Fun Movies:  While I have fantasy and adventure films on my own personal favorite list, I am looking to offer something here that is simply fun.  The violence is not overmuch, there is romance or hopeful love, and there are characters who inspire rather than succeed despite their flaws.  Krull was fun and offered a story that had a fun new weapon.  LadyHawke defined beauty in many ways, that Michelle Pfeifer, wowser.  And DragonSlayer was to me alone perhaps, a quality take on the tale of the young flawed hero upon an epic journey.

Mouse Guard has qualities of beautiful story telling and heroic stories.  It is a way to tell a story of a warrior, without the human characters to make it personal.  By watching these heroes of small stature act heroically and find victory or experience defeat there is a different sort of intimacy of the story telling. 

Mice Templar is less soft and beautiful, and more heroic and courageous than Mouse Guard.  I think though, Bryan Glass's writing, and the stylized art make it a better read.  I am not suggesting I think it is miles above Mouse Guard, just that, fun is the required element here, and this work succeeds wildly there.

I've no doubt surprised no one by including here, Alan Dean Fosters's works Shadowkeep and The Spellsinger.  He has a way with characters who are not brawny golden heroes, and often places into danger the common man or the anything but heroic man.  As such when the day is won, it feels so much better than the predictable, the muscular testicular powerful hero.  I recommend ADF's Spellsinger books for some fantasy that works as fantasy.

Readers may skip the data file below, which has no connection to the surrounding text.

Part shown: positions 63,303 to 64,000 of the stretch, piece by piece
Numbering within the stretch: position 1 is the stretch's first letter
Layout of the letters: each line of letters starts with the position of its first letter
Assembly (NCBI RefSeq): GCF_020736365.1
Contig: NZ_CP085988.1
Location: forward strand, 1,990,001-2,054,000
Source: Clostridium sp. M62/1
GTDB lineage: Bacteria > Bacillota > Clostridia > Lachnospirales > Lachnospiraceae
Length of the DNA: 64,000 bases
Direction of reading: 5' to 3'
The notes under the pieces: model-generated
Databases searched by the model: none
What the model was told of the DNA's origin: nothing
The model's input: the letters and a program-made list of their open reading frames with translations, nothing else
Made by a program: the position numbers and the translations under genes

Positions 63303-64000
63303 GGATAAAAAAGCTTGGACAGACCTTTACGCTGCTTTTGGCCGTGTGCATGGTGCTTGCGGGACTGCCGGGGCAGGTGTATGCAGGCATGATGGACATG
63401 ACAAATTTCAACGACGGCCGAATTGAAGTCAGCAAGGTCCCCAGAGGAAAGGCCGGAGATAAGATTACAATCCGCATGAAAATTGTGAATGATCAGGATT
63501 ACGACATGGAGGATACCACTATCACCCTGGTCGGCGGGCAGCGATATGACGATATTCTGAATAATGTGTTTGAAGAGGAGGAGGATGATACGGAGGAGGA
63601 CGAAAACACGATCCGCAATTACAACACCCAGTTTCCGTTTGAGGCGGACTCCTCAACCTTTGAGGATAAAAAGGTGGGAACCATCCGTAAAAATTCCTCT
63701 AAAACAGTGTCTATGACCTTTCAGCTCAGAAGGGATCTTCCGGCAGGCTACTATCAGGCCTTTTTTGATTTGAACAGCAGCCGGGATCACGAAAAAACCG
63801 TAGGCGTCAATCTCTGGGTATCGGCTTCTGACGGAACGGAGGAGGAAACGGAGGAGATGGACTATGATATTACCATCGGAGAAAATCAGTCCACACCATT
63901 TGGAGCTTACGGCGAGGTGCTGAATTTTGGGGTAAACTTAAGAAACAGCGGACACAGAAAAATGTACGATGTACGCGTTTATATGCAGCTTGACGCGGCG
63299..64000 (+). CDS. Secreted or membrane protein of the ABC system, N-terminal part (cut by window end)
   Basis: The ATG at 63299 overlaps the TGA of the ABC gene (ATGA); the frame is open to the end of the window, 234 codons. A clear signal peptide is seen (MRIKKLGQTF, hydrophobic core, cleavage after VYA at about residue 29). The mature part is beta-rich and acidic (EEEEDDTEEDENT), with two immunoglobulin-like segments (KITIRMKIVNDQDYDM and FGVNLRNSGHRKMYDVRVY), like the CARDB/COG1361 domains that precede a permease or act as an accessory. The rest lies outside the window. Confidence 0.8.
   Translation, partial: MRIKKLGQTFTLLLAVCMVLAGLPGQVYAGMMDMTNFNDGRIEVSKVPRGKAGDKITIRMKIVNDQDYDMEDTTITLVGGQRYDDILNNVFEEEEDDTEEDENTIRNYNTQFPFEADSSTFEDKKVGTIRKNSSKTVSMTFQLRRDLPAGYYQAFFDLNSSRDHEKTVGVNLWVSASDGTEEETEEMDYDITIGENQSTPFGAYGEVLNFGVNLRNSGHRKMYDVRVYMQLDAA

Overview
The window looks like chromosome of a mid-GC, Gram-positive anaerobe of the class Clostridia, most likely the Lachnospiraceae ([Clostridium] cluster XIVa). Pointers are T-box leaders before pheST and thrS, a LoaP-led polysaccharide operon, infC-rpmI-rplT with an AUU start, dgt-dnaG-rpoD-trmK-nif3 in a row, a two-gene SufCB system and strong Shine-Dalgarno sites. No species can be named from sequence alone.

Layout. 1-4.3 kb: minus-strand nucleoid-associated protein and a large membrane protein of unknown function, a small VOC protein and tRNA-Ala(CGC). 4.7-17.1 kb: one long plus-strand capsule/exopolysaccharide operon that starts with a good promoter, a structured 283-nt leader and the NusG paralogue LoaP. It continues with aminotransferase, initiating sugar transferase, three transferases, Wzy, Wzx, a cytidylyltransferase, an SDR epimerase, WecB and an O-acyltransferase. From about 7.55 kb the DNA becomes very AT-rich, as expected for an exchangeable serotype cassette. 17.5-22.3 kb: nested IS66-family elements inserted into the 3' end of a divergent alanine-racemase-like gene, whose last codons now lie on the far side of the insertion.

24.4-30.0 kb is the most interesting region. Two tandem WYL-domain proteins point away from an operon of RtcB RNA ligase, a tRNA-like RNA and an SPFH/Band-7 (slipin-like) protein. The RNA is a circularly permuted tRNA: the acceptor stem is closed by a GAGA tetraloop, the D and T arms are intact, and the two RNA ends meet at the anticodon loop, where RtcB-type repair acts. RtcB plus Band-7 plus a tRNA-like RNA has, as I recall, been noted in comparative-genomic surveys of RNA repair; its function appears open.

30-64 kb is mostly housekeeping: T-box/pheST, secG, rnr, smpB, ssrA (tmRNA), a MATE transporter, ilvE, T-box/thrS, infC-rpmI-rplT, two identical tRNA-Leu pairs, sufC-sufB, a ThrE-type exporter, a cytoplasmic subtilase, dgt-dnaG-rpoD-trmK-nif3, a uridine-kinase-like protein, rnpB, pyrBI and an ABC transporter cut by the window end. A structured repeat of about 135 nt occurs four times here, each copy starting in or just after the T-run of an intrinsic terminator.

Tuesday, June 25, 2019


"Hello Alex, You don't know me, but you actually sent me some books 17 years ago, and I read your column here.  You sent my unit in Afghanistan a couple dozen tpbs, when we were fighting the mother fucking Taliban.  I wanted to write to you then, but for the life of me I couldn't find the original letter that had your name on it. 

Then recently, I remembered you'd signed the story you did on the Sasquatch book, I looked you up and found you all the hell over the internet.  Your work on it was easily the best, but I liked most of the stories, even the silly or cheesy ones.  I guess anything is good when you sit in a tent or laying around on off duty, rereading the things reminding you of the good things you left back home.  I am a 60 year old man, retired US military, and yes, I still love comic books, and anything that reminds me of off duty times. You called some films comfort food in a recent interview, what a great concept, well comics and novels are my comfort food.